is what you did, or (b) use a free standing function, which could be a
friend if necessary.

Member functions have an implied first argument represented by *this.
Freestanding functions don't. Therefore, a member operator= only has one
parameter and a freestanding operator= has two. Try:

struct Test {
int num;
int count;
string str;
};

bool operator==( Test const & lhs, Test const & rhs ) {
return
( lhs.num == rhs.num )
&& ( lhs.count == rhs.count )
&& ( lhs.str == rhs.str );
}
I am _trying_ to create a small structure to be used in an STL list
(e.g. list<TEST>) that I could sort and change values. The first step
(I thought) was to define an operator that would support "find", but I
can't get anything to compile.

I suggest you don't use operator= unless it really tests for equality. You
can use std::find with any Functor / function: you just have to use find_if
instead.
I'd appreciate some guidance on how to get going on this task (the
"find", changing object elements, etc.). TIA

Without specific questions, the best advice I have to offer is: try a lot
and hit the books. If you have specific questions (like the one above),
answers can be given, and you will likely get an answer here.


Best

Kai-Uwe Bux
 
M

Mike Copeland

struct TEST
There are 2 ways of defining operator==() in global scope (taking 2
parameters) and class scope taking only 1 argument because the first one
is assumed to be the class type. I suspect this is the problem. Try to
get rid of the first parameter and leave only the second one in
definition or you move it outside the class.

Regretfully, I don't know what you're suggesting...or how to do such
a thing. Can you provide an example?
 
M

Mike Copeland

I am _trying_ to create a small structure to be used in an STL list
Here is how I've changed the code, but still I cannot get it to
compile:
#pragma warning (disable:4786)
#include <iostream>
#include <list>
#include <string>
#include <algorithm>

using namespace std;

struct test
{
int key;
int count;
string str;
bool operator==(const test &rhs)
{
return rhs.key == key;
}
} tWork;
list<test> L;
list<test>::iterator qq;

int main(void)
{
char str[100];

for (int ii = 1; ii <= 10; ii++)
{
tWork.count = 0, tWork.key = ii;
sprintf(str, "Test string #%d", ii);
tWork.str = str;
L.push_back(tWork);
} // for
int jj = 5;
qq = find(L.begin(), L.end(), jj); <== error here

return 0;
}

The compiler generates the error (C2679 in VS6.0) stating that I have
no == comparison operator. I thought I did have such an operator (in
the struct definition), but I clearly don't know what I'm doing here 8
<{{
Please advise. TIA
 
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K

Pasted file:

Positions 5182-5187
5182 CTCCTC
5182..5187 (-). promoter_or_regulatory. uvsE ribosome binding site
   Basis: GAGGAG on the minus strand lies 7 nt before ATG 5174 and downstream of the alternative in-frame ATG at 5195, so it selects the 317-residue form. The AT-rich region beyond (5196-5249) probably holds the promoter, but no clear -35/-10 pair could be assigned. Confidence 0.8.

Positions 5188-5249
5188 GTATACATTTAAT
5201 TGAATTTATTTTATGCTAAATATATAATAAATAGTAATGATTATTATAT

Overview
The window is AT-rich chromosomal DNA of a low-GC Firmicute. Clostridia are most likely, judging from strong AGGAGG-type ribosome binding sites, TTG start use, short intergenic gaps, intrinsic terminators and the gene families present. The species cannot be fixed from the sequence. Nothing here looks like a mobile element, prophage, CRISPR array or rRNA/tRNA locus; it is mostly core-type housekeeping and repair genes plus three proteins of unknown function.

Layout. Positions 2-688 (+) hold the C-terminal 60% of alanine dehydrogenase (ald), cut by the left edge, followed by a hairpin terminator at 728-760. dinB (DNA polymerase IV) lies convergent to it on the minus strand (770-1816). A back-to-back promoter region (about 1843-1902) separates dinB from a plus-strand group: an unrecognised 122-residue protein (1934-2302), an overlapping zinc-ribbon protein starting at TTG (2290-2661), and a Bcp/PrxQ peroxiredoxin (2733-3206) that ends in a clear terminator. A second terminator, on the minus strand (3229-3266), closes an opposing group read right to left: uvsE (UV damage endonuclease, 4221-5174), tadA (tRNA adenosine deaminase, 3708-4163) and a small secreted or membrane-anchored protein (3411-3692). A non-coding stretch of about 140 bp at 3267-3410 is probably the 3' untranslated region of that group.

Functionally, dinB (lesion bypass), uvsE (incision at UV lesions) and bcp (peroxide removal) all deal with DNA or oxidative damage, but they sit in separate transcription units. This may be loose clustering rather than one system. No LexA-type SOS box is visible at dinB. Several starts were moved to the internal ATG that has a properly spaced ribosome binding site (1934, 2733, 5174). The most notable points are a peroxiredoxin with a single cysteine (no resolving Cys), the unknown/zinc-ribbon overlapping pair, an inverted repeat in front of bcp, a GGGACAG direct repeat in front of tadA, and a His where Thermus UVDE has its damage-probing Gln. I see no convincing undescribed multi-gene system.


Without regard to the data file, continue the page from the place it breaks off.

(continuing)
Kai-Uwe Bux

Mike said:
Here is how I've changed the code, but still I cannot get it to
compile: ....
list<test> L;
list<test>::iterator qq; ....
int jj = 5;
qq = find(L.begin(), L.end(), jj); <== error here

Note that jj has type int, not type test. The operator== does not (and
should not) compare ints and tests.

[snip]


Best

Kai-Uwe Bux
 
S

SG

   Here is how I've changed the code, but still I cannot get it to
compile:
#pragma warning (disable:4786)

Eew! What's that for? :p
#include <iostream>
#include <list>
#include <string>
#include <algorithm>

using namespace std;

struct test
{
  int    key;
  int    count;
  string str;
  bool operator==(const test &rhs)
  {
      return rhs.key == key;
  }
} tWork;

Stay away from global (namespace scope) variables -- in this case:
tWork.
        list<test> L;
        list<test>::iterator qq;

see above
int main(void)
{
        char   str[100];

        for (int ii = 1; ii <= 10; ii++)
        {
                tWork.count = 0, tWork.key = ii;
                sprintf(str, "Test string #%d", ii);

Avoid the C part of the languange when there are better C++
alternatives. Working with bare naked character arrays is usually
more error-prone than dealing with std::string objects (memory leaks,
heap corruption, buffer overflow, ...)
                tWork.str = str;
                L.push_back(tWork);
        }  // for
        int jj = 5;    
        qq = find(L.begin(), L.end(), jj); <== error here

"jj" is of type "int". You didn't supply an operator== which accepts
an object of type "test" on one side and an object of type "int" on
the other side.
   The compiler generates the error (C2679 in VS6.0) stating that I have
no == comparison operator.

I'm not familiar with the error messages of VS6.0. But g++ would have